Kierkegaard bread? Rumzipan? Anti-oxidant bombs? It can only be Saint Sugar of London. The healthy eating bakery stall is a fixture on Roman Road and Brick Lane, and this year it celebrates a decade in business.
The saint in question, Enzo Moschetta, started out with a single small table. Now his stall is piled high with vegan, paleo, gluten-free, sugar-free, soy-free, dairy-free baked goods.
Moschetta grew up in a village on the outskirts of Rome, where his mother used to bake bread and cakes in a wood burning oven. It’s a streak that seems to run in the family. In 2009, Around the time Moschetta’s brother Libor opened a bakery, an opportunity to sell in Brick Lane was advertised as part of a Tower Hamlets high street regeneration scheme.
While Libor’s bakery was brick and mortar, Moschetta was drawn to the freedom of the market. It was a chance ‘to bake, to work on my own and sell my own things.’ So he signed up.
Moschetta had no previous market experience. ‘When you start you don’t know how to sell,’ he says. ‘You don’t know about pricing or how to display things.’ To start with the Saint Sugar stall was nameless, and comprised of a single table. Needless to say, he found his feet.
Five years after starting out, Saint Sugar was invited to join Roman Road Market. Mary Portas was in town with a film crew and Tower Hamlets Council was looking for food vendors. Moschetta accepted the invitation, the pitch stuck, and now his blessed loaves, rolls, and tarts appear every on Roman Road every Saturday.
Let them eat brioche
The Saint Sugar outfit is nothing if not original. For a start, the name is ironic. Free-from food is integral to what Moschetta and Sona, his wife, do. Almost to the point of absurdity. The stall is packed with madeleines, peanut butter brownies, sourdough loaves, matcha balls, carrot cakes, banana bread, croissants, danishes, tarts… all some combination of vegan, paleo, sugar-free, gluten-free, dairy-free, soy-free…
The stall has grown to accommodate this selection, and taken in all at once it looks like an avalanche of artisanal baked goods. Everything Saint Sugar sells is prepared in the family kitchen during the week. Home is ‘full of baking trays, full of sugars and flours.’ Every two-day spell on the market takes days of preparation.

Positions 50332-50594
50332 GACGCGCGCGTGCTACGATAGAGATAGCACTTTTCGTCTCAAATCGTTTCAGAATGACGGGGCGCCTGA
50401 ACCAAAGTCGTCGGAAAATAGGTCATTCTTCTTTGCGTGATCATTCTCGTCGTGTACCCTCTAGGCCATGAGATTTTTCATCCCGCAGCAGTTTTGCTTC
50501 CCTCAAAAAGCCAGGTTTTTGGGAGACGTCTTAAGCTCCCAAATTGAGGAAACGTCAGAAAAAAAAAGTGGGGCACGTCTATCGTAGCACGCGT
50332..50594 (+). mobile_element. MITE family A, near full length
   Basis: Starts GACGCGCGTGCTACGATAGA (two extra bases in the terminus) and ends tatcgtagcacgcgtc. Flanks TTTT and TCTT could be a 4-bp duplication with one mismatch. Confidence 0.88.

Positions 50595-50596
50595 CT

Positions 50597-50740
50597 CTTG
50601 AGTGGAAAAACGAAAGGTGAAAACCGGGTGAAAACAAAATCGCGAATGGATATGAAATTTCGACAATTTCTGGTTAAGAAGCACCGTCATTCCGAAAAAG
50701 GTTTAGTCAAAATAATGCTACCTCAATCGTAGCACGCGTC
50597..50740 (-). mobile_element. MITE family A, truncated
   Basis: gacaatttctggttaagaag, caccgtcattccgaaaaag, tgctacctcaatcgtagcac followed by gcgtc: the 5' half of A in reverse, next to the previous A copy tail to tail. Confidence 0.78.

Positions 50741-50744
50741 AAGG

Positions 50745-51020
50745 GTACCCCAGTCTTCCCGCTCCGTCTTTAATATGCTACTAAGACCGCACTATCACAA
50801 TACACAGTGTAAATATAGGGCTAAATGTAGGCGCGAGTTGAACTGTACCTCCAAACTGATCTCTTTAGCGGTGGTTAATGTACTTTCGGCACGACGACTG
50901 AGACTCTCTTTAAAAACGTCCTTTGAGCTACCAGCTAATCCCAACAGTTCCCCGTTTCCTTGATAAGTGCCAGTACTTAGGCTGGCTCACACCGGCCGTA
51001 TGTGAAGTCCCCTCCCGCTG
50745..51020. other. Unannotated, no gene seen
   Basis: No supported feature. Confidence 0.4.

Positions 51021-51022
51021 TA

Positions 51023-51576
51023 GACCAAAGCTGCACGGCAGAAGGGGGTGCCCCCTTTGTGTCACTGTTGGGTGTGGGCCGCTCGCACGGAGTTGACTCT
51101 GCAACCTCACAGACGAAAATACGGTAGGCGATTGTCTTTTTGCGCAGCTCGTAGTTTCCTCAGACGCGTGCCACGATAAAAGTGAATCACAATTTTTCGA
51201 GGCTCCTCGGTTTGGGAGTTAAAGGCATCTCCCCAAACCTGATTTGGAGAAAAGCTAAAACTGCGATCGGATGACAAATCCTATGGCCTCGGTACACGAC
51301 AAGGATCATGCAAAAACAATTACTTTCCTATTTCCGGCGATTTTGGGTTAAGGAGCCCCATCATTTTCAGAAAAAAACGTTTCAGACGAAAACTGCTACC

Moschetta enjoys experimenting with his recipes, adapting to the health fads of the day. ‘There are always new trends,’ he says. ‘Gluten free was very popular a few years ago, now vegan is more popular. Maybe in two or three years something else is going to come.’
It also provides a sort of challenge. And make no mistake, making appetizing paleo brownies is a challenge. ‘Even for myself I try to make new things. Every few weeks I try to come out with something different. It would be boring going every week and selling the same things, so I try to upgrade.
‘There is something for everyone.’
Unsurprisingly, Saint Sugar’s social media game is strong. Its Instagram feed looks like a vegan food porn highlight reel, and the Twitter account has so many quotable lines that Moschetta has set up a page on the Saint Sugar website to document them. ‘Only together we can succeed where the French revolution failed: bringing brioche to the people.’
Moschetta supplements the visuals with sugar-free nuggets of wisdom. Poetry by Spanish mystic Juan de la Cruz; passages by Rainer Maria Rilke and Comte de Lautréamont; short stories by Jorge Luis Borges. Spiritual nourishment is as important to Saint Sugar as brownie-related nourishment.
Indeed, given Moschetta’s astonishing gift for looking exactly the same in every photograph, we wouldn’t be all that surprised to learn he’s an existential philosopher working undercover as an free-from baker. Who else could promise sourdough loaves ‘full of fibre and hope’?
Market life on the Roman
Metaphysics aren’t much good in the marketplace. The brass tacks is that Moschetta needs to produce goods people will buy then buy again. It keeps him grounded. ‘If you see the same people coming every two or three weeks, it means they like what you do. It’s important to have regular customers.’
That connection is something Moschetta enjoys in Roman Road, and something he wasn’t used to seeing on Brick Lane, which has a much stronger tourist streak. ‘In Roman Road you mainly have people living and working in the area.’
The makeup of that local population is more varied than Moschetta was used to in Italy. For many, ‘It is more popular to start the day with a croissant for example rather than an English breakfast,’ a preference that suits Saint Sugar down to the ground. ‘Here is more multicultural, you see people from lots of countries. There is more diversity.’
It seems an appropriate backdrop for Moschetta and his family, a new generation drawn to the autonomy of market life. ‘I prefer working like this,’ he says. ‘You have a sort of freedom. If you have a shop you need to be open every day. Here you can work whenever suits you.’
Will Saint Sugar make it to a 20th birthday? Moschetta chuckles. ‘We’ll see. I always change. I don’t get too bored. I try to do different things. It would be too boring for ten years coming here every weekend and trying to sell the same thing.’ So long as there is inspiration (and demand), there will be reason to continue.
An underlined passage in Saint Suger’s Instagram feed stands out as particularly relevant. Jorge Borges writes: ‘A certain eighteenth century author observes that no man wants to owe anything to contemporaries.’ Watching Moschetta work at the centre of his freshly baked artisan universe, one can’t help but think he’s pulled it off.